Wednesday, June 10, 2015

Practical Rook Endgames 03: Spread Offense or Screen Pass FTW

I used to watch football, but now I hardly do partly out of protest since Traumatic Brain Injury came to the forefront. This football-themed chess set seems like it would be difficult to play with as there seems to be little differentiation between tight ends and wide receivers. I assume that the running backs would be used as bishops because they are taller.

In the previous Practical Rook Endgames, I showed how a recent game ended with my opponent helping me to get a Lucena type ending. But he didn't need to be so cooperative. Let's start with the beginning position of that post.

After 61...Kh4, White to give Black headaches

In the game, my opponent played 62.Rg1-g8 which made my job easy. He could have tried to be annoying as possible by crossing up my ill-conceived plan. My plan was to advance my king down to g2 or f2 and then escort the pawn safely to f4. But the rook can force my rook to play Rd6-d5 which creates a narrow path to victory in the tablebase. 62.Rf1

Headache begins after 62.Rf1

If I want to keep my rook free, I have to protect with my king. 62...Kg4. Then 63.Rg1+ Kh3 64.Rf1 Kg4 65.Rg1+ shows the folly of the king attack plan.

Because the rook has enough checking distance from the pawn, Black has to resort to using the rook to defend the pawn. What if Black's rook gets behind the passer? Instead of 64...Kg4, try 64...Rf6?.

64...Rf6? Rooks don't always belong behind passers

The Shredder tablebase evaluations collapse to draws in all variations with best play starting with 65.Kd4! Kg4 66.Ke5 (gaining one crucial tempo) 66...Rf8 67.Rg1+ Kf3 preventing Ke5-f4 68.Rf1+ Kg4 69.Rg1+ drawn.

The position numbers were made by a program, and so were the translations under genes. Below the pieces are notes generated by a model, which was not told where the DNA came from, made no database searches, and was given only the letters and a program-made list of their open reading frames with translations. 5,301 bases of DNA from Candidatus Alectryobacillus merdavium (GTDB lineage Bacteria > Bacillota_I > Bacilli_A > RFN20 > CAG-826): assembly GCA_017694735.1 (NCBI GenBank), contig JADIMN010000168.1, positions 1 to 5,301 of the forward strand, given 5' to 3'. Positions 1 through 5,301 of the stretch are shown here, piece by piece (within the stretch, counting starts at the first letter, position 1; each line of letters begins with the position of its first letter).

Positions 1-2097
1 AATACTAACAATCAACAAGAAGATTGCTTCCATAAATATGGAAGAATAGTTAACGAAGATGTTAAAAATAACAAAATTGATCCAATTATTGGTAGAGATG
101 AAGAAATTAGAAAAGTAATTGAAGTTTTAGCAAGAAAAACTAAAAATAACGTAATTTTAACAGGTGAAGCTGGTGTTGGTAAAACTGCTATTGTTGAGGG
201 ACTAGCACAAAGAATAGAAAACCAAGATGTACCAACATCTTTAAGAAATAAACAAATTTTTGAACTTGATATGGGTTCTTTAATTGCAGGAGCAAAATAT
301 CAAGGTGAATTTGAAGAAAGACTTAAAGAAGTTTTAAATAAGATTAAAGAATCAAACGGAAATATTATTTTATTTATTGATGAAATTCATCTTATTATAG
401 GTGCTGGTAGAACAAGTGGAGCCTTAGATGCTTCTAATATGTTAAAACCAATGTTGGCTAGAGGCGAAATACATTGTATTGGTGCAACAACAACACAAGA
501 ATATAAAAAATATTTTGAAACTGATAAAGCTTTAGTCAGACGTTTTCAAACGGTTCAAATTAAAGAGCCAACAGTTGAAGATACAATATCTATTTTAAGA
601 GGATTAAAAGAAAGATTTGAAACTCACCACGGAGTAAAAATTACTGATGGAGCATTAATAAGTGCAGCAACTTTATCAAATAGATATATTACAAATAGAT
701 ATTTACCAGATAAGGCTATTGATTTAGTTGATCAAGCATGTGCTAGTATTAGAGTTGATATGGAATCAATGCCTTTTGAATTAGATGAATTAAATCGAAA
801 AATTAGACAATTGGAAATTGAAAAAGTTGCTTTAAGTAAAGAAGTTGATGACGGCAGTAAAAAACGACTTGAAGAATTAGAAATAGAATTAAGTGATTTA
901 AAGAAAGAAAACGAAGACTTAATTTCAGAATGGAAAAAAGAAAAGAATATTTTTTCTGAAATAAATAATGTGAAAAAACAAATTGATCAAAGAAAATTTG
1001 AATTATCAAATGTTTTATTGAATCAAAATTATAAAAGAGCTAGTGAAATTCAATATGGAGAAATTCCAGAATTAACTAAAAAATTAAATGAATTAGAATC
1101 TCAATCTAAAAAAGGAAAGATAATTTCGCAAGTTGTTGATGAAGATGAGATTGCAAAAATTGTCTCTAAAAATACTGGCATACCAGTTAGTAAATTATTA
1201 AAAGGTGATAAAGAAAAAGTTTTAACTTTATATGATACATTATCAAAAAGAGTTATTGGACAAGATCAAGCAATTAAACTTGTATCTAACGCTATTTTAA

In many of these variations, rooks have to trade file cutoffs with lateral moves to ensure the pawn gets to the 5th without allowing a blockade. So instead of 64...Rf6?, 64...Rd5! preserves the win.

64...Rd5! Prelude to Motion

65.Kc4 Ra5!

64...Ra5! The Spread Offense

In my football analogy, the pawn is a slow fullback carrying the ball. The Black Rook is a wide receiver who just ran to the right sideline to spread the defense. The Black King is a lead blocker for the fullback, perhaps a tight end trying to stay between his fullback and the White Rook which is the defending linebacker. White can chase the wide receiver with his king (strong safety?) 66.Kb4 Re5 67.Kc4 Kg3! 68.Kd4 Ra5!.

68...Ra5! Black is ready to advance the ball

The ending takes a while to morph into a Lucena, but the presence of the lead blocking tight end Black King makes sure Philidor doesn't come up. 69.Rg1+ Kf2 70.Rg5 Ra4+ 71.Kd3 Ra3+ 72.Kd2 f4 73.Rf5 f3 74.Rf8 Ra7

74...Ra7 Lucena about to appear

Rd7 or even Re7 will ensure Lucena again.

Let's go back to the position at the beginning.

After 61...Kh4, White to give Black headaches

Black decides that fighting the White Rook with the King and Pawn are the way to go and risking a repetition is okay. 62.Rf1 Kg5 63.Rg1+ Kf6 64.Rf1 Now in this football analogy, the Black Rook is going to be the quarterback, the Black King is going to be a pulling lineman, and the pawn is going to be a fullback who receives a screen pass. 64...Rd8 The quarterback takes the snap out of the shotgun. 65.Kc4 Kg5

65...Kg5 The Lineman Pulls for a Screen Pass

Now we'll try the same harassment strategy for White's rook 66.Rg1+ Kh4 67.Rf1 Kg4 68.Rg1+ Kh3 69.Rf1 Rf8

69...Rf8 The Quarterback Sidesteps the Rush and Throws the Screen Pass

Notice that there are only two differences between the third diagram of this post and this diagram: The White King is at c4 instead of c3 and the Black Rook is at f8 instead of f6. Whereas Rf6 led to a draw in all variations, here, Rf8 is winning. White doesn't have the crucial tempo gained from Ke5 attacking a rook at f6. The strong safety runs back to try to bust up the screen play while the pulling lineman pushes the linebacker around. 70.Kd4 Kg2 71.Rf4 Kg3 72.Rf1 f4 73.Rg1+ Kf2 74.Ra1 Re8. To add insult at the end of the play, the quarterback lays a killer block on the strong safety and Lucena is on.

Screen Pass Successful - Lucena Achieved

In the next post, we'll see how White missed an obscure theoretical draw and also how Black can totally violate the Rule of Five and win.

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